And maybe I could remember the woman I was before with a little envy, too. There are days like that, if I’m being honest. She who was free and untethered, who slept when she wanted and did what she chose.

Instead, I am choosing now to grow, to pour into another life, and make this less about me. I know another tiny lady who will grow better because of this choice.

And I’m praying for grace and wisdom as we grow, she and I, realizing I have less of those traits than the woman I was thought, but chasing after them anyway.

And here we are.

snow day//reset

We’ve gotten about a foot of snow over the last few days, which is oddly the most snow accumulation that we’ve had since I’ve lived in Colorado. The weather is just not what it seems to the rest of the country here in the foothills of Colorado. In the winter, it snows frequently, so it’s commonplace, and life goes on, but the next day the sun will come back out and melt away all of what happened the day before. It never lasts, and things rarely close or even pause.

But more than a foot of snow over a weekend is enough for a few things to shut down and for us to consider ourselves really truly snowed in. And it’s been great. Isn’t it refreshing for your soul to take a breather from being busy and just stay inside for the whole weekend? Throw open the blinds and watch the snow cover everything in white, and just take a moment for yourself. Or a few moments.

Today, on our last day of respite, Ailey woke up with a nasty cold/fever combination, so we’ve been in rest and recuperate-mode even moreso. We’ve been mending and hoping to contain the germs, but also just enjoying this much-needed slower pace. It’s hard to stop and take a moment to slow down when the circumstances don’t require it, but when they do, isn’t it great?

So, I’m thankful for the weather, and for the warmth of our home while it happens, and for a break.

a love story // 002

It happens quickly; the stereotypical whirlwind, this romance.

They are dreaming big and living small; far richer in time than money, which they’ll realize later is just downright wealthy.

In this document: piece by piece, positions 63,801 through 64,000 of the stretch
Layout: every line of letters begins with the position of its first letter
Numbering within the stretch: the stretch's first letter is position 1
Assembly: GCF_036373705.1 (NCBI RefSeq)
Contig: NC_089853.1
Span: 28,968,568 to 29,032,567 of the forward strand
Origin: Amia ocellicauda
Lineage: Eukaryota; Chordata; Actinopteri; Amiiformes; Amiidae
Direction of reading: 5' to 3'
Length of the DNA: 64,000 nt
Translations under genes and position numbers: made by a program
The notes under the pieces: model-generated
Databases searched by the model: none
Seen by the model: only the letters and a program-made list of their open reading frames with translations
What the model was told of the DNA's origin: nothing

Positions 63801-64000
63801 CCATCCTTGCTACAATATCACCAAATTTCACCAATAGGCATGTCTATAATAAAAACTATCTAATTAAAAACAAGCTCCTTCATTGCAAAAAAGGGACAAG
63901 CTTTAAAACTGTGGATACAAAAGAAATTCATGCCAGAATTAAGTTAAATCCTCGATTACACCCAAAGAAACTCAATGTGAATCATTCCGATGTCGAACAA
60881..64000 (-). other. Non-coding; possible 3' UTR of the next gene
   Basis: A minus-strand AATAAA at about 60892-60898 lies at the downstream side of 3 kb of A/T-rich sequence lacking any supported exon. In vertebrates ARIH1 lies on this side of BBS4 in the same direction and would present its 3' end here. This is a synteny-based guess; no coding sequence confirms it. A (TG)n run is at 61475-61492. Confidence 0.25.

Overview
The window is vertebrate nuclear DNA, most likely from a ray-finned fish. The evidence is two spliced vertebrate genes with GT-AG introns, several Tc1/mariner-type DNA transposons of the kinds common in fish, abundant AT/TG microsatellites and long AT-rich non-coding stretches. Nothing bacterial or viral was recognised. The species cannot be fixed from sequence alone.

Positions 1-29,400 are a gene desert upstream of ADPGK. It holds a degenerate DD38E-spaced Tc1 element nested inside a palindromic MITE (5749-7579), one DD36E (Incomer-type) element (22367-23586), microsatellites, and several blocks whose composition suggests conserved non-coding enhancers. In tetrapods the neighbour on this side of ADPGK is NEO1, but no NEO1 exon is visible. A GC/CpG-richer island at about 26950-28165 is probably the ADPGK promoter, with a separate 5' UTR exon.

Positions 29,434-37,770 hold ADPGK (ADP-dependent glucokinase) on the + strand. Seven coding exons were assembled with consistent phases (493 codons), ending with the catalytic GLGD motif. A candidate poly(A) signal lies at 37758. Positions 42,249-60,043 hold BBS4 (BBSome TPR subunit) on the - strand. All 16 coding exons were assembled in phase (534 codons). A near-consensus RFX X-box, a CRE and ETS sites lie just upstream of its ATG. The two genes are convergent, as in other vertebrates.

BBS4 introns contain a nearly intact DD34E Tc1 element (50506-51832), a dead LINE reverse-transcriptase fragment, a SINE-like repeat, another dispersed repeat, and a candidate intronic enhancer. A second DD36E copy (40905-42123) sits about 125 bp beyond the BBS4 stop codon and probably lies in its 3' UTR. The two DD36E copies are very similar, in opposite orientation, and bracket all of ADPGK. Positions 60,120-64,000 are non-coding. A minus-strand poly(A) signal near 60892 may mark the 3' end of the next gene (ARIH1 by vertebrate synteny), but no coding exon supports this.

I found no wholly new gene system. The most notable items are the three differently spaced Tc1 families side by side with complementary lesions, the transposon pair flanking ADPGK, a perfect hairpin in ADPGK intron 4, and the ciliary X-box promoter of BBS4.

They hold hands in the dark, fingers intertwined and talk about forever, which stretches far and away, the ludicrously distant future.

Their right now is filled with “one days,” and sometimes they forget to just enjoy the moment as it passes. But they’re learning each other’s ways and ever-shifting and changing. They’re making room for each other and rubbing off some rough edges. There’s beauty in the preparation to join one life with another.

He is strong and steadfast and she is flighty and fresh and together they move forward, coaxing the best out of each other.

reason number 657 why I love motherhood

Ailey is 16 months old nowadays, which means she is a hilarious, adorable, totally illogical, crazy toddler. I get that I’m biased, but hanging out with her is a trip.

She’s slowly amassing her vocabulary, which boasts some doozies like dog, mama, dada, and ball. Watch out, Mensa.

She’s even more adept at understanding what we say, which means we can ask her to do things and sometimes it works! I don’t know why this feels like such a huge, amazing accomplishment, and it may be because she’s our first child, but we have been in total awe of the fact that she’s old enough to go get things for us in other rooms. Seriously, minion, where have you been all of my life?

This weekend, she toddled past me, and as is wont to happen, she reeked. Clearly something major had happened in the diaper department. Trent was reading (read: playing Tricia Crack) on the couch a few feet away from us, so we both watched as I asked her to go into the bathroom and get a diaper. She totally did it!

We did that annoying thing parents do where they cheer for their kid for doing normal human activities and told her what a good job she had done, clapping feverishly. Then, I asked her for the diaper so I could change it and she held up the diaper, pointed right to Trent, and yelled “dad!!!!”

Then, she toddled right on over to him and handed him the diaper.

I’ve never been more proud.